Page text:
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I know, it might sound like a contradiction in terms. A paleo diet focuses on pre-agricultural foods, nutrient-rich vegetables, fruits, nuts, seeds, herbs, spices, wild or grassfed meat, wild caught fish, and healthy fats and oils, foods abundant prior to the advent of agriculture and food processing. Pasta is associated with an agricultural, western diet, and a long list of Western diseases that were and are virtually unknown in populations that ate and still eat the way Paleolithic hunter-gatherers ate. If pasta is included in a paleo diet, it is usually relegated to a rare indulgence or possible inclusion in a weekly treat meal (sometimes called a free meal or open meal) where one might indulge in something that s/he chooses not to eat on a daily basis.

I rarely eat pasta, even the brown rice variety. I’ve gotten so used to basing meals on vegetables that I don’t miss it. It’s mainly something I cook on occasion for my students, who are often new to a gluten-free and/or unfamiliar with a paleo or primal diet. I usually serve pesto, red sauce, meat balls, and other things next to or over fibrous non-starchy vegetables. However, I realize that many of you may be missing pasta and looking for an alternative for yourself or your family members who miss it.

6a00e552ad01da883401543617daf3970c-320wiAbout six weeks ago, someone contacted me about a new product called Paleo Pasta, a gluten-free pasta that contains very little grain that is, in many ways, more nutrient dense than white or brown rice pasta. It’s made from (in this order) almond flour, arrowroot powder, pumpkin powder, quinoa flour, egg whites, inulin, and xantham gum.

Over the course of a few weeks, I tried three flavors. I found the texture light. Some describe it as reminiscent of freshly made pasta. Almond flour gives it a slightly nutty flavor and a rich taste with a hint of sweetness. One of the amazing things about this pasta is how soft it is and how quickly it cooks: 2 to 3 minutes! If you live at a moderate to high altitude (Phoenix, AZ, included) and cook it at a rolling boil, try 2 minutes.

Twice I served it with the dairy-free Paleo Pesto (made from cilantro, basil, or mint) from my cookbook, The Garden of Eating. The third time I tossed it with olive oil, sea salt, pepper, and garlic. Each time I served it with a generous amount of fibrous non-starchy (green leafy or mixed) vegetables and protein (e.g., a side of salmon, chicken, or lean chicken sausage).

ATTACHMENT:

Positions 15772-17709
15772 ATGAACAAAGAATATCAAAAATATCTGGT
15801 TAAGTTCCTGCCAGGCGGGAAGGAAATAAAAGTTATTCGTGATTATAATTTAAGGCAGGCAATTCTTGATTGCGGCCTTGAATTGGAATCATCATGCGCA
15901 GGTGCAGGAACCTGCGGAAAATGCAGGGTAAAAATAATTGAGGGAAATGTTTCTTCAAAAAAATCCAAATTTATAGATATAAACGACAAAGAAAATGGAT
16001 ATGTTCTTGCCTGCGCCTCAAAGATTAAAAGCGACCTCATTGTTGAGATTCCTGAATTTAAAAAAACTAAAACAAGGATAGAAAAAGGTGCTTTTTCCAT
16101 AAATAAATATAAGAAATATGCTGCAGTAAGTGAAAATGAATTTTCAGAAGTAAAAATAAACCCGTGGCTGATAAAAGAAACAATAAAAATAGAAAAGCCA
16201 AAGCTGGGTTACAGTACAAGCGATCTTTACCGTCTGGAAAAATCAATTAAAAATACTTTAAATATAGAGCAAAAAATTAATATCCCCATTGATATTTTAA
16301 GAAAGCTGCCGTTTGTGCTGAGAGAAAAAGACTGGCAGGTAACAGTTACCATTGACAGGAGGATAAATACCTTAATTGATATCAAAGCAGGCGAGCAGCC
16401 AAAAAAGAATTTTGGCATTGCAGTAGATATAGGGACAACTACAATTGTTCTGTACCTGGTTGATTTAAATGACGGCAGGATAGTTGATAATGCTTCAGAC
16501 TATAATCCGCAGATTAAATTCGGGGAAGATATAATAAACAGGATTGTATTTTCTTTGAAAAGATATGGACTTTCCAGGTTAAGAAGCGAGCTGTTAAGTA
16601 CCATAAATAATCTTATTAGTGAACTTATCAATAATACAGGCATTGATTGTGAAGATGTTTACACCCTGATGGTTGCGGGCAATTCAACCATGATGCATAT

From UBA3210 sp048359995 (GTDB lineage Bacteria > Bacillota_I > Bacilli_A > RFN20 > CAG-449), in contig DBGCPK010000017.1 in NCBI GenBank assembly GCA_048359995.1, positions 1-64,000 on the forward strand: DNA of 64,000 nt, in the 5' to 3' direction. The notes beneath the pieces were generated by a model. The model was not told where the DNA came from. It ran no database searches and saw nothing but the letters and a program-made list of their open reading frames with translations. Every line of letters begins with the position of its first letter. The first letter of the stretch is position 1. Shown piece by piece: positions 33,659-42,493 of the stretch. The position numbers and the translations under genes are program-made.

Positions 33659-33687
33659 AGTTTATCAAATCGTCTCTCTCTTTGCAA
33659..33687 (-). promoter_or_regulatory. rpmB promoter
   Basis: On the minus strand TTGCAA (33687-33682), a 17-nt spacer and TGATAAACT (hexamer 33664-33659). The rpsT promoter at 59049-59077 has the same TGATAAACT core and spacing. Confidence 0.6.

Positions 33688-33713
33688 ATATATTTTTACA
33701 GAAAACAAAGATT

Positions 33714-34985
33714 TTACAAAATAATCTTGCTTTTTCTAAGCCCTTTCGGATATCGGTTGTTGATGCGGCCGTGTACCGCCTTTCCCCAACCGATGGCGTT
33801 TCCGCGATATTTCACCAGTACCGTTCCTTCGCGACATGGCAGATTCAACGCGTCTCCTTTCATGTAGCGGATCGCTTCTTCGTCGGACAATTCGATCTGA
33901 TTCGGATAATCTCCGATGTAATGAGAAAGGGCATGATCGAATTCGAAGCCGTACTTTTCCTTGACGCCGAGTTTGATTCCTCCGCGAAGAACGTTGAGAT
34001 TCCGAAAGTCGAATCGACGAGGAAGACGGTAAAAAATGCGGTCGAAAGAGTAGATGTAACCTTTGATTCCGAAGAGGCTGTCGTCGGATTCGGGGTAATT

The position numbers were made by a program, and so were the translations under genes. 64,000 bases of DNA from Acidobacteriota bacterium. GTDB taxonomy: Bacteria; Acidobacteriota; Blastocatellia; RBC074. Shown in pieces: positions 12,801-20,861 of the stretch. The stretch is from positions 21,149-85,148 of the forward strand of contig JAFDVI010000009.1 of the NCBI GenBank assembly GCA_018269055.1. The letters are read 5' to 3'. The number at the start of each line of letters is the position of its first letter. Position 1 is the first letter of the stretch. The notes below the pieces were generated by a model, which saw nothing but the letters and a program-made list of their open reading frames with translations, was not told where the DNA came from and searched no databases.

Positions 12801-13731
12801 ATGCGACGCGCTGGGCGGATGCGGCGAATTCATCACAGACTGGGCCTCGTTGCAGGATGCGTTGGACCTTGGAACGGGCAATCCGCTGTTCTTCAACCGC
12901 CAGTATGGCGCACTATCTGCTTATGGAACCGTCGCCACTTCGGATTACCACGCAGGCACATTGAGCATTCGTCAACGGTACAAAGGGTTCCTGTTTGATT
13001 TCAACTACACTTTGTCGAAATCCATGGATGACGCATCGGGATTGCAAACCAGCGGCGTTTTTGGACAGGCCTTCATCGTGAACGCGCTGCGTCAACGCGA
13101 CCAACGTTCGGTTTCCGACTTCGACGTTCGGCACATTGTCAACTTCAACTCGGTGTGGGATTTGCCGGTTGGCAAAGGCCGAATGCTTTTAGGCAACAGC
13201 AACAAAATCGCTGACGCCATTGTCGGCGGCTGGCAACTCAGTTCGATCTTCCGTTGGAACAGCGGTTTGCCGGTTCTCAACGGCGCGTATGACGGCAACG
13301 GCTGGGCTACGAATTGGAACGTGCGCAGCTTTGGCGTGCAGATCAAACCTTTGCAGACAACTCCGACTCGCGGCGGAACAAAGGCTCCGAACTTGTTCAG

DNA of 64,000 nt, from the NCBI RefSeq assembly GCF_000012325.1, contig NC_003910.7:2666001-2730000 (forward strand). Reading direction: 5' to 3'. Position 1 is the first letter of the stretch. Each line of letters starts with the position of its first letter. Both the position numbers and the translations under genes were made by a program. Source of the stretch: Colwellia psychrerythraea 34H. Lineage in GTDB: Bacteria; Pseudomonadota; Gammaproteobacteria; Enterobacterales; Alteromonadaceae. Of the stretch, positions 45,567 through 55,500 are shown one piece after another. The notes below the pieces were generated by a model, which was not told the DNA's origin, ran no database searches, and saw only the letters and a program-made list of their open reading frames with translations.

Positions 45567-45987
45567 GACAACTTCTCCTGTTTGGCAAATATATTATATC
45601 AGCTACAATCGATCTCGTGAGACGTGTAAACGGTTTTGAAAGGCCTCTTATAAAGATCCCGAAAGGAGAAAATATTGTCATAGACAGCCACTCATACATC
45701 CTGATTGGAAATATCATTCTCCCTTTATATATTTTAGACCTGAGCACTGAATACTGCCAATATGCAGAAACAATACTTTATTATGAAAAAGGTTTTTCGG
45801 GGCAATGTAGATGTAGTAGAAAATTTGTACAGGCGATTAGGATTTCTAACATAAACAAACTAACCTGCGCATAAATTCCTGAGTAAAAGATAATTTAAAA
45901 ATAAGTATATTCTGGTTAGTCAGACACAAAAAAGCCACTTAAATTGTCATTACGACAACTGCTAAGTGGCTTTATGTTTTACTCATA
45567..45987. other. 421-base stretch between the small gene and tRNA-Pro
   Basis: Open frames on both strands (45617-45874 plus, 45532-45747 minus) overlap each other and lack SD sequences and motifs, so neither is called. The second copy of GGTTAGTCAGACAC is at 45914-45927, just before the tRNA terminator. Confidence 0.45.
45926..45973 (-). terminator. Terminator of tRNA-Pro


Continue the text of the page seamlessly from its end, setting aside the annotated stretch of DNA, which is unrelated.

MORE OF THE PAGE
Since this pasta is lower in starch than conventional pasta, it won’t increase in size as it cooks. One serving, according to the package, about 1 1/2 cups of loosely packed uncooked Paleo Pasta (56 grams by weight) cooked up to 7/8 to 1 cup of pasta. You might consider that two servings, depending upon your appetite and energy needs. Exact yield will vary with the flavor. (Be careful not to overcook.)

To answer some of my questions about Paleo Pasta and others that I imagine you will have, I’ve interviewed Genevieve, one of the creators of Paleo Pasta.

QUESTIONS & ANSWERS

Questions: asked my me, Chef Rachel.
Answers: Answered by Genevieve of Paleo Pasta.

Q: What prompted you to start your company? When did you start it?

A: There were two main reasons we wanted a paleo-friendly pasta: We just really liked pasta, personally, and missed being able to eat it and we noticed, over time, that convenience was a major issue for people trying to stick to a paleo or gluten free diet. We noticed that many of our friends and family would be really gung ho on the paleo diet for a month or two, and then life would catch up with them – they’d be working crazy hours, unexpected events would pop up, they couldn’t always get the shopping done or have the time to prepare meals. And this was usually when they’d cave and just binge on bread or pasta, and it was like going back to square one.